Welcome to a new blog series called Second Acts. It's about leaders who have reinvented themselves in the second half of their careers: pursuing dreams, giving back to the community, making an impact in a new way.
Our first post comes from guest columnist Rob Perez, founder and president of Life Science Cares, a collective effort to unite the human and financial resources of life science companies to help fight poverty in the Boston community.
Read his story here, and be inspired to start your own "second act".
My "Next Act": Uniting the Life Science Industry to Alleviate Poverty
Indulge me for a moment and think back to when you were 15 years old. You're in high school, being asked to think about what you want for your future, what you want to "be when you grow up." You were smart, talented, full of potential. It's that same potential that ultimately helped propel you to the success that you have now deservedly attained.
Now the hard part: Imagine 15-year-old you, with all of that same potential, but in a different family and different environment. You live in a one-bedroom apartment in Roxbury, with three younger siblings and your single mother. Your mother has been laid off from one of her two jobs and now needs you to work in order to help put food on the table for your family. You quit school to work and help your family survive. Years later, you're without a high school diploma and have no real prospects for a career. You are too tired and frustrated to figure out how to change your circumstance, stuck in a vicious circle and never realizing the tremendous potential within you.
So where do you end up? Same place as you are now? Somewhere else?
We live and work in an area in which the opportunity gap between rich and poor is growing, a factor that has been cited as a root cause for many of the critical issues facing our society. Crime, race relations, educational achievement, health care expenditures, unemployment, and even basic human rights, are all impacted at some level by the fact that an increasing number of Americans are finding it harder and harder to keep pace.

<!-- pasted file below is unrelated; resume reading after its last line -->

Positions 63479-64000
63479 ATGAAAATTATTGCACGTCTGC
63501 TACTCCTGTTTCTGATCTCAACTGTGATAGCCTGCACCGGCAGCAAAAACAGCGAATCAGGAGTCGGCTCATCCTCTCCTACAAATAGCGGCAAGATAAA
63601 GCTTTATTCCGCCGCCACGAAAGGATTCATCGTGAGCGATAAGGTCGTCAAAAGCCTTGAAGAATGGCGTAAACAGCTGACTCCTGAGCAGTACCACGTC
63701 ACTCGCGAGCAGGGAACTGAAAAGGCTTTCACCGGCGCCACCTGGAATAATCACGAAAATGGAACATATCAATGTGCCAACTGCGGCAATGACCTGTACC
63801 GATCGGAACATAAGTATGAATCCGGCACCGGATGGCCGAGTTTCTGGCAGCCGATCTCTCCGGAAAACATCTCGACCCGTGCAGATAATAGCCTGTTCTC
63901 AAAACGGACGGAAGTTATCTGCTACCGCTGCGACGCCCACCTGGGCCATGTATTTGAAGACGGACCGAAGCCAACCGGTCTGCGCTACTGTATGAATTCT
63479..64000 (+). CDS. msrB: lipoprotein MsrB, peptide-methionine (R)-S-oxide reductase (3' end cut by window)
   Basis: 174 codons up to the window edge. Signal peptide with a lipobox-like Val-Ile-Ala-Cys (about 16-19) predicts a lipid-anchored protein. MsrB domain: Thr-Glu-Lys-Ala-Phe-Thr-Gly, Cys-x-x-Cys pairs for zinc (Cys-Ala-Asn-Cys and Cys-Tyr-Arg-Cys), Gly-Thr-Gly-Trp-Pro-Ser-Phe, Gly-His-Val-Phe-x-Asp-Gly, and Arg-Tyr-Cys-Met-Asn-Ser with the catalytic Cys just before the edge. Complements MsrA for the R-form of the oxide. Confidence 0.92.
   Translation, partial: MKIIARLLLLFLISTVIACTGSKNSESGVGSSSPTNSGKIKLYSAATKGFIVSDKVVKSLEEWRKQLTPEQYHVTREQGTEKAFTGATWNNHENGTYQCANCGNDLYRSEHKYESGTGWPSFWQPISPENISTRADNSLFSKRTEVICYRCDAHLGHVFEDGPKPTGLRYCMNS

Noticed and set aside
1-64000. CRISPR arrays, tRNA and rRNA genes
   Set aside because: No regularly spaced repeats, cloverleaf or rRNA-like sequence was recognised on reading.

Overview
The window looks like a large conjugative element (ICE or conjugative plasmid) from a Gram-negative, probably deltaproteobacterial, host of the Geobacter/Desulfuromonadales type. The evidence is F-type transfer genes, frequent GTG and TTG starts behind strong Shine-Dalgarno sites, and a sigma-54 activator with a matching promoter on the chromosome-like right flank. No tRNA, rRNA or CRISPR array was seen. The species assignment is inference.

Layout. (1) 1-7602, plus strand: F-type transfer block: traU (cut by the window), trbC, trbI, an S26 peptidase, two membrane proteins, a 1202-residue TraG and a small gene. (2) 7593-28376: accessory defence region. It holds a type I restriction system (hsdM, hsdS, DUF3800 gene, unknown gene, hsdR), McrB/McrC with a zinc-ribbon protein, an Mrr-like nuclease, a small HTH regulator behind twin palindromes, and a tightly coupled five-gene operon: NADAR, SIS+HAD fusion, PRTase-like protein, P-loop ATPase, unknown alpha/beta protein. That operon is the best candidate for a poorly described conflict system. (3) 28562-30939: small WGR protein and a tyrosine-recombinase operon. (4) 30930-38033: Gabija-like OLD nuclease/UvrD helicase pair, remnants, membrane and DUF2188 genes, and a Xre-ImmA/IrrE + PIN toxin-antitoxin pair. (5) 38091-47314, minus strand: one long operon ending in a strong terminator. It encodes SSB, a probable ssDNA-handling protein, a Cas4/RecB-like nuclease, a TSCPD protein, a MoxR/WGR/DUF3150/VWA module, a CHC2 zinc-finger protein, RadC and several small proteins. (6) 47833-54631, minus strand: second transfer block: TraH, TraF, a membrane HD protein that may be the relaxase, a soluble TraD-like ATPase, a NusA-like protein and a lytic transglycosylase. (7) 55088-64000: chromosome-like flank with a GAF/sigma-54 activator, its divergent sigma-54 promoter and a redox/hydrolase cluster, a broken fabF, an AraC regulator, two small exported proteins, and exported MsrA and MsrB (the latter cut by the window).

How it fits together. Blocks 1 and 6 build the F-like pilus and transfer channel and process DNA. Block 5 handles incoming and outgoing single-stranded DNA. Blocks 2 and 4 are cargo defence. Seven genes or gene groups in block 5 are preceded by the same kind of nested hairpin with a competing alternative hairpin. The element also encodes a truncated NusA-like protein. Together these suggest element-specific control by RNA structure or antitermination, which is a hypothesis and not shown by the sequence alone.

According to the Brookings Institute, Boston had the widest gap in income between rich and poor of any city in the US in 2014. Our knowledge economy, driven in large part by our life sciences sector, has fueled a financial boom from which many of us, including yours truly, have benefited greatly. Unfortunately, those who have not had the good fortune to ride this wave of growth are finding it increasingly hard to keep up. The cost of housing, food, childcare, education and healthcare are all growing at a pace that exceeds income growth for many people.
No sector exemplifies the new Boston economy more than the life sciences industry. We have become the leading industry in the Commonwealth by any measure, and we are all proud of the work we are doing to enhance human health by bringing scientific innovation to life, each and every day.
Our industry is made up of people who care deeply about humanity. Our employees and leaders choose this work not only because it promises to provide a good living, but because the fruits of our labor will ultimately make a difference in the lives of patients.
It is that spirit of community and concern about the greater good that has led a number of leaders within the life sciences industry to form Life Science Cares. We recognize that all of our efforts are connected, and that none of our companies or individuals can succeed without the help and support of our neighbors, many of whom are struggling to make ends meet. We realize that for every talented scientist whose insight drives a new innovation, there is a single mother who is working a second job as an Uber driver driving him to work. For every brilliant physician who is designing a clinical trial, there is a young man serving her lunch in the company cafeteria during the day and going to school at night, trying to find a way to get ahead.